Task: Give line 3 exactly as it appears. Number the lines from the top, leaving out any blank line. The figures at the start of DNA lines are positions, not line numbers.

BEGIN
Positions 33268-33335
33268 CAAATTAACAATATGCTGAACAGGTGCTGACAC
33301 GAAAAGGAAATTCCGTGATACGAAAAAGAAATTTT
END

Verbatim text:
33301 GAAAAGGAAATTCCGTGATACGAAAAAGAAATTTT